Antarctica 4

How do the organisms survive, and how do the scientists study them?

I the previous post, Jeff Bowman explains how in the petals of the Frost Flower, life can survive in the Arctic ( Science Article and Diigo Notes — sign in) and in the Antarctic (Science Article and Diigo Notes ).
But how do the bacteria live in what is now a much more salty habitat?

Let’s think about how these small, microscopic creatures live by first learning about diffusion and osmosis.

Osmosis
oz-moh-sis

“the process that causes a liquid (especially water) to pass through the wall of a living cell”

Diffusion
dih-fue-shun
“to spread out : to move freely throughout a large area” [from high concentration (lots) to less concentration (little)]

Video Explanation

These microscopic creatures must adapt their osmotic process to this new saltier environment, and Jeff and Shelley must create an environment that keeps this “osmotic” balance.

When Jeff and Shelley want to study these frost flowers and the creatures within them, they must allow them to melt in very salty water: “If you take these bacteria from their salty environment and place them in fresh water they will suddenly take in a lot of water and pop!…The bacteria might be living at a salinity of 150 ppt (parts per thousand), about five times the salinity of the ocean.  The melted ice might have a salinity of only 10 ppt.  So to keep the cells in sea ice from lysing (a fancy word for bursting) we have to melt the ice into water that is very, very salty.”

1. What is one part of the life of these microscopic organisms?
2. What do Jeff and Shelley need to do to study them after collecting them from the sea-ice?
3. Why is this important again?

 

 

Antarctica 3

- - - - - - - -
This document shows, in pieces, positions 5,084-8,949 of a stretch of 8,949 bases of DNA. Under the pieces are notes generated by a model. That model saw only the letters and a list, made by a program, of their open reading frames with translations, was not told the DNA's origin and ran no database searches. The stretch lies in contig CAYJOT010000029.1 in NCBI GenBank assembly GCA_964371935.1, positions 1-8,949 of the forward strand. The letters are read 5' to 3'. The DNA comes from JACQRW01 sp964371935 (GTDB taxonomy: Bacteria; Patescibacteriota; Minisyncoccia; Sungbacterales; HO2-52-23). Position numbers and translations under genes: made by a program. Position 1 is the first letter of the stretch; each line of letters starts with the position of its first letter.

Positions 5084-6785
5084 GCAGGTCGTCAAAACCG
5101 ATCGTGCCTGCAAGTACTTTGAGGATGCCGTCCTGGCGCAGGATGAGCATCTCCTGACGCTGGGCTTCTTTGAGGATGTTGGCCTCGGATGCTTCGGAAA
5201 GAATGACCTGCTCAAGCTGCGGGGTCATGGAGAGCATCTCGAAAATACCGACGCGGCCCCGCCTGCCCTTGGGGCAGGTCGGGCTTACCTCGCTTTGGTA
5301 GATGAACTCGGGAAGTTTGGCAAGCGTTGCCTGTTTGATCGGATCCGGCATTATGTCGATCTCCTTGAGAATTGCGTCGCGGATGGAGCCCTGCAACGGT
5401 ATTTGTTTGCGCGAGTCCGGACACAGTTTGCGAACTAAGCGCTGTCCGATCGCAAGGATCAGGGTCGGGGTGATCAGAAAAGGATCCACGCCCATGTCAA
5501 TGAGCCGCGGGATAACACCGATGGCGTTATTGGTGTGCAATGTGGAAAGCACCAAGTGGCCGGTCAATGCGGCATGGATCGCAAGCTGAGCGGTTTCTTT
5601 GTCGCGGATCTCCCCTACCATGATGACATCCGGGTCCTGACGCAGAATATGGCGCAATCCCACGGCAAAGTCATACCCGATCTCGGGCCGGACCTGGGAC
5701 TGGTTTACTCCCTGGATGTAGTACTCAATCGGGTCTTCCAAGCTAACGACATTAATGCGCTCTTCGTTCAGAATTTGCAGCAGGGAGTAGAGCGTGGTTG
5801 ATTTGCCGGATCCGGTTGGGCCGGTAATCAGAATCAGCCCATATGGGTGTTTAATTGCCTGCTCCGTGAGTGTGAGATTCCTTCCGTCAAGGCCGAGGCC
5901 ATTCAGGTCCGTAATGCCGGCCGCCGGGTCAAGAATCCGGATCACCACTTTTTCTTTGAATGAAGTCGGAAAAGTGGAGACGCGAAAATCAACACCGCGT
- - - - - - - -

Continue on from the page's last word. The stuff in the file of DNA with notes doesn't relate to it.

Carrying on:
How does something live in this very cold area?

Jeff Bowman explains how in the petals of the Frost Flower, life can survive in the Arctic ( Science Article and Diigo Notes — sign in) and in the Antarctic (Science Article and Diigo Notes ).

Open the notes, and see how the text connects to this summary:

Seawater turns to ice at -1.8° C
The ice has two parts: fresh ice crystals and salty liquid water
The ice crystals make the structure of the flower.
With more cold, more crystals form with less liquid.
Anything in the ice that isn’t water is forced out into the liquid.
The salt, the organisms, and anything else moves into the liquid.
The organisms must be able to live in this very salty liquid (called brine)– pockets of life in Frost Flowers on sea-ice.

1. Can you draw a series of pictures with labels to show this?
2. What is this important?  Take a look at Antarctic Wildlife to infer why.

Next post: How do the organisms survive, and how do the scientists study them?

Antarctica News 2

Antarctic News 2

Look at the frost flower sample taken by the Jeff Bowman team in Antarctica here. One possible life form is the bacteria, polarbacter. What do they look like?

Image source: Gosink, Woese and Staley. Int. J. Syst. Bacteriol. 1998 48:223-235.

 

 

 

 

 

 

 

 

How about algae?

http://www.arctic.noaa.gov/images/diatoms_in_the_ice.jpg
http://www.arctic.noaa.gov/essay_krembsdeming.html

 

 

 

 

 

 

And sea-ice diatoms?

 

 

 

 

 

 

 

 

 

 

http://spg.ucsd.edu/antarcticareu/Pics/wildintrocss/phyti.jpg
http://spg.ucsd.edu/antarcticareu/wildlife.htm

Answer: And why are these creatures, some of whom are phytoplankton, important?
Antarctica Wildlife

Phytoplankton Info NOAA
eoearth